I note that the Kiwibank response was to not comment on their procedures over release of privacy information without statutory authorisation, but to deferred to another agency/organisation.

    I wonder how easy WINZ, the NZ Police and ACC have been able to obtain personal information from the government owned Kiwibank in regards to peoples individual banking information since 2008 when National took the reigns…would be interesting to find out. But then again does not Westpac have significant financial contracts with the NZ Government: http://www.interest.co.nz/business/77956/awarding-new-govt-banking-contracts-westpac-still-crowns-transactional-banking

    Well done Nicky Hager…..I hope that Westpac compensates Nicky Hager handsomely for their breaches of his personal privacy and human rights.

    • One Anonymous Bloke 6.1

      I am looking askance at the Privacy Commissioner:

      …he would not put the case forward for prosecution by the Human Rights Tribunal because Hager had legal representatives who could take that step.

      Aka: the market will provide. All hail market.

      OAB’s alternative statement for the Privacy Commissioner:

      …he would have initiated proceedings were it not for deliberate National Party underfunding, which has now undermined the office to the extent that it can no longer perform its duties. No further comment can be budgeted for in these circumstances.

    • Tophat 6.2

      They just ask Kiwibank.
      It’s a simple note asking for all information pertaining to accounts that are associated with a certain name. Not a form or anything and no explanation why the information is being released or on what authority.

  6. Michael 7

    “A win that should not have been unnecessary”. It should not be necessary for me to tell you that you should not use double-negatives.

    • In Vino 7.1

      Rubbish. Double negatives can be used for emphasis as well as humour..
      Also, I cannot tell who you think you are replying to.

  7. michelle 8

    that is precisely why I left Westpac how dare they hand over his private stuff.
    I suppose they are appeasing the government for awarding them the government accounts. I suggest kiwis get out of that bank and go and support our kiwi banks

  8. Richard McGrath 9

    I wonder whether Hager et al would still defend privacy rights if the bank was Swiss and the customer one of the “1%”?

    • lprent 9.1

      So you think that it is OK for the police to grab data from a bank account without a a warrant or even a production order?

      And here I was thinking that libertarians had a problem with the state doing that. Well scratch a libertarian and you’ll usually find that veneer of ‘ethics’ gets removed to reveal an authoritarian fascist supporter of the secret police.. 😈

      • Richard McGrath 9.1.1

        Not sure how you draw those conclusions from the question I raised. I was pondering how consistent Hager and others are in their opinions. You are quite correct in your assertion that I would have problems with the state seizing data without a search warrant based on probable cause. You are quite mistaken in believing I would support a police state. Why on earth would you think that? Or are you being deliberately provocative?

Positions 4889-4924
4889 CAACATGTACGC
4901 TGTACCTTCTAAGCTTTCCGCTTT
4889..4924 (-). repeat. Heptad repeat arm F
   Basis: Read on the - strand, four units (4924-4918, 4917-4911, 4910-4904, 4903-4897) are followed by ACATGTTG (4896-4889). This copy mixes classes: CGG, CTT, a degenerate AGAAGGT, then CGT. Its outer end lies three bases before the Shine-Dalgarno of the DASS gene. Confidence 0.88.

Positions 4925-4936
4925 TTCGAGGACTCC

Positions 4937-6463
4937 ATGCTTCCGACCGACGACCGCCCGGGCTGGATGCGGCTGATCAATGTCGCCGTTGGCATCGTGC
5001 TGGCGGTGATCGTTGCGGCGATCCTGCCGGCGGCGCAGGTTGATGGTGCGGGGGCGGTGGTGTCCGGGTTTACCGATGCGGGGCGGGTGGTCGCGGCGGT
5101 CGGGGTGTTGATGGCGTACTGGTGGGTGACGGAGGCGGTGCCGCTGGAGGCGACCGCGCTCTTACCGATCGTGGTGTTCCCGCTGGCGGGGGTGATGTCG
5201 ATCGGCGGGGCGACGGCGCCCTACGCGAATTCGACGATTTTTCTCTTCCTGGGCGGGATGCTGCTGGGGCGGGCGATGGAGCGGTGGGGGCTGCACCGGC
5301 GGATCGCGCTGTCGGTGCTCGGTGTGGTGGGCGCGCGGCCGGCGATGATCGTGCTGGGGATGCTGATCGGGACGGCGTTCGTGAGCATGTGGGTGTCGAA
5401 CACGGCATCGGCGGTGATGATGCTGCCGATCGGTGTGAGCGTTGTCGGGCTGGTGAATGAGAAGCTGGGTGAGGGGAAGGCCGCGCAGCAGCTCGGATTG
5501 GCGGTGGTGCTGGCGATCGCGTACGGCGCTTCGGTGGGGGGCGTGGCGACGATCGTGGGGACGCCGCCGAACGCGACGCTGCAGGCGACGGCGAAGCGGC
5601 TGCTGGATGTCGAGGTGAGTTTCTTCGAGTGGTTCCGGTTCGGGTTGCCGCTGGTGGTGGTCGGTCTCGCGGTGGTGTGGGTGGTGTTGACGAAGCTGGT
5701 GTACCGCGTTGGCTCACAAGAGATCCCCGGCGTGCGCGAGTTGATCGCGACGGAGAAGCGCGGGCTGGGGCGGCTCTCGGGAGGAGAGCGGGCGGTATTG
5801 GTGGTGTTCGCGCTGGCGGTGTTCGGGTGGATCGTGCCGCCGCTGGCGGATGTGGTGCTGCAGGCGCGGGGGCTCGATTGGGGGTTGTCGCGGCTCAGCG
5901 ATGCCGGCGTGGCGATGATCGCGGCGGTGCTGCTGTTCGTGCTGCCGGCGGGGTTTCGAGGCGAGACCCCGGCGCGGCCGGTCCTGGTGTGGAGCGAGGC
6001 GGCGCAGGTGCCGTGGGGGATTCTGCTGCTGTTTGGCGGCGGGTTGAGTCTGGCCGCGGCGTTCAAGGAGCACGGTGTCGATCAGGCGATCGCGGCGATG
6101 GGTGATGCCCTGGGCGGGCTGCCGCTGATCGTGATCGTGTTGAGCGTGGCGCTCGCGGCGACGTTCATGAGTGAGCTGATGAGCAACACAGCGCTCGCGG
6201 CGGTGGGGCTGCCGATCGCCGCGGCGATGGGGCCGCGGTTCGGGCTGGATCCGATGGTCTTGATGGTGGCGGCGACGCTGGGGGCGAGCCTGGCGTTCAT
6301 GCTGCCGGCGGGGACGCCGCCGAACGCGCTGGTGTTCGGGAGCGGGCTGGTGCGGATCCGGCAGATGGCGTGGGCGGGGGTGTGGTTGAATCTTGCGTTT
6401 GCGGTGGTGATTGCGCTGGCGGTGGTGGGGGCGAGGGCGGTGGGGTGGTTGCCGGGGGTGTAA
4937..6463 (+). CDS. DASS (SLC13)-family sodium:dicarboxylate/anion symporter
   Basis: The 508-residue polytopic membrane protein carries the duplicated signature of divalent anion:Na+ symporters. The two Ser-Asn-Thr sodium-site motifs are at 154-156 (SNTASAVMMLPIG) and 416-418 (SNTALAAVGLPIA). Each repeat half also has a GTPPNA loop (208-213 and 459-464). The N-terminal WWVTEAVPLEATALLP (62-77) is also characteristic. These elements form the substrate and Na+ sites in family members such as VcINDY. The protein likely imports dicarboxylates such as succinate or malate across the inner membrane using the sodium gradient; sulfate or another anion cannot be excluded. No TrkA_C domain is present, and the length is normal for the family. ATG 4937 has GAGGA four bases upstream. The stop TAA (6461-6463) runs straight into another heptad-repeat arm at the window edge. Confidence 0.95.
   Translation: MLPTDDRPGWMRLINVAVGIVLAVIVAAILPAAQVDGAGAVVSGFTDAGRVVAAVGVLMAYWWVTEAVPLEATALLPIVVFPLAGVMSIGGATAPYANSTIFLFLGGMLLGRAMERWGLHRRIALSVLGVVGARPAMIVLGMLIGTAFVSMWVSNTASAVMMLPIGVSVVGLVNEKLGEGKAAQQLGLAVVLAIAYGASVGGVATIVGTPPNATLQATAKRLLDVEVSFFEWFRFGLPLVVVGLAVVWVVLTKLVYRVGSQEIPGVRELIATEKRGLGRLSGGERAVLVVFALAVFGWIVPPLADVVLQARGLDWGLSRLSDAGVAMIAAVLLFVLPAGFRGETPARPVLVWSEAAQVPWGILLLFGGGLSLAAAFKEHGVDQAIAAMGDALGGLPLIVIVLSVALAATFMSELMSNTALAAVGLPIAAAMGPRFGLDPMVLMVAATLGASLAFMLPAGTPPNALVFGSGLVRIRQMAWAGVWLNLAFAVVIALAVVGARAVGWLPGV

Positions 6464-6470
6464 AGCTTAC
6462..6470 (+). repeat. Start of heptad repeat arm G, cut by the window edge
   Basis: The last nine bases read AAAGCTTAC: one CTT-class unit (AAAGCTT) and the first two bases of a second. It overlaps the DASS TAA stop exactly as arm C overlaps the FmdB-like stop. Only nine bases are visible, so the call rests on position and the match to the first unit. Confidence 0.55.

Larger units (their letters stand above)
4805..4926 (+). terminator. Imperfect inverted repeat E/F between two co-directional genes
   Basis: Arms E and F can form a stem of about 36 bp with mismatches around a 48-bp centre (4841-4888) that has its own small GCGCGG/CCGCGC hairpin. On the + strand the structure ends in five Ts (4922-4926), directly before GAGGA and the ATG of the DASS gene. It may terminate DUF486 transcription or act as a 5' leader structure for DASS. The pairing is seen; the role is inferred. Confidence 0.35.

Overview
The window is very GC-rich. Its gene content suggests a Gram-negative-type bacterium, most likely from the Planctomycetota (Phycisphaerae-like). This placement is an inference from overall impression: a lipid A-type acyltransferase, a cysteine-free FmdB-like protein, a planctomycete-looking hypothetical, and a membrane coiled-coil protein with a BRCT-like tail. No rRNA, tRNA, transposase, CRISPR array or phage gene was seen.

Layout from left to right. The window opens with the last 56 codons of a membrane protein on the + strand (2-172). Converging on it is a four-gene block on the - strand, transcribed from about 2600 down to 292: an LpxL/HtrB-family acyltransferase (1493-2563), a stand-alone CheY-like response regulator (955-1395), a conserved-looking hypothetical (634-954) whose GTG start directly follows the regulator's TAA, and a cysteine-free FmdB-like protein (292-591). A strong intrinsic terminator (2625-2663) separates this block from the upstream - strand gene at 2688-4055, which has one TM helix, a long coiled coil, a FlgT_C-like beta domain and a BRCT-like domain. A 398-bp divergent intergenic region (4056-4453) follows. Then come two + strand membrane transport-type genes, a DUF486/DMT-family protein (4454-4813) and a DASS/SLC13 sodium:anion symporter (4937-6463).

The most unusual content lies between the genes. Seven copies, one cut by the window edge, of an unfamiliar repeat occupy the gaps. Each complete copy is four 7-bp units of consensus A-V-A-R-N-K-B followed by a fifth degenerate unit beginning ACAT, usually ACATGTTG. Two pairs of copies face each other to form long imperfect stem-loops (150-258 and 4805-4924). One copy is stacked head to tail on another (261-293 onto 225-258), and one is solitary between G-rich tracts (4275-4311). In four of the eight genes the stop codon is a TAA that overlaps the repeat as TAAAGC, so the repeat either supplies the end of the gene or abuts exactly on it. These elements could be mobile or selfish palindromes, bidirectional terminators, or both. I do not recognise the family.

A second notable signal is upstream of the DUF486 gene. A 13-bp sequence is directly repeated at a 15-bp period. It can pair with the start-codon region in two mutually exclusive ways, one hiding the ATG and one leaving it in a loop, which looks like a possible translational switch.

• One Anonymous Bloke 9.1.1.1

          pondering.

          Oh, so that’s what you were doing. And here was me thinking that you’d authored a cowardly weasel smear with no evidence other than your own dishonest prejudice,

          I’m pondering whether Dick ever defends anything other than his own bile and self-interest.

    • Chris 9.2

      That will always depend on the merits, as it did in Hager’s case. If it makes you feel better, in the situation you’ve described there’ll usually be a far greater chance the cops can establish a “well-founded belief”, so you can rest easy.

    • McFlock 9.3

      I suppose that would depend on whether there was evidence that the targeted 1%er had actually committed fraud.

      Although, given the use of a Swiss bank by a rich person, the odds would be quite high even without said evidence, but that’s seperate to the point..

      • Richard McGrath 9.3.1

        Agree McFlock, there would have to be a judge convinced of probable cause issuing a search warrant. Your second paragraph is wishful thinking.

        • McFlock 9.3.1.1

          Without being too bold, therefore, I think Hager would be cool with it in that context.

          Random cops calling a bank and saying something along the lines of “Hi, XXX is being investigated for fraud, can you email me all their banking records for the past 5 years?” without a warrant and when no such investigation is taking place, Hager seems to be against that.

          Has your question been answered?

      • Chris 9.3.2

        “Although, given the use of a Swiss bank by a rich person, the odds would be quite high even without said evidence, but that’s seperate to the point.”

        No, that is precisely my point!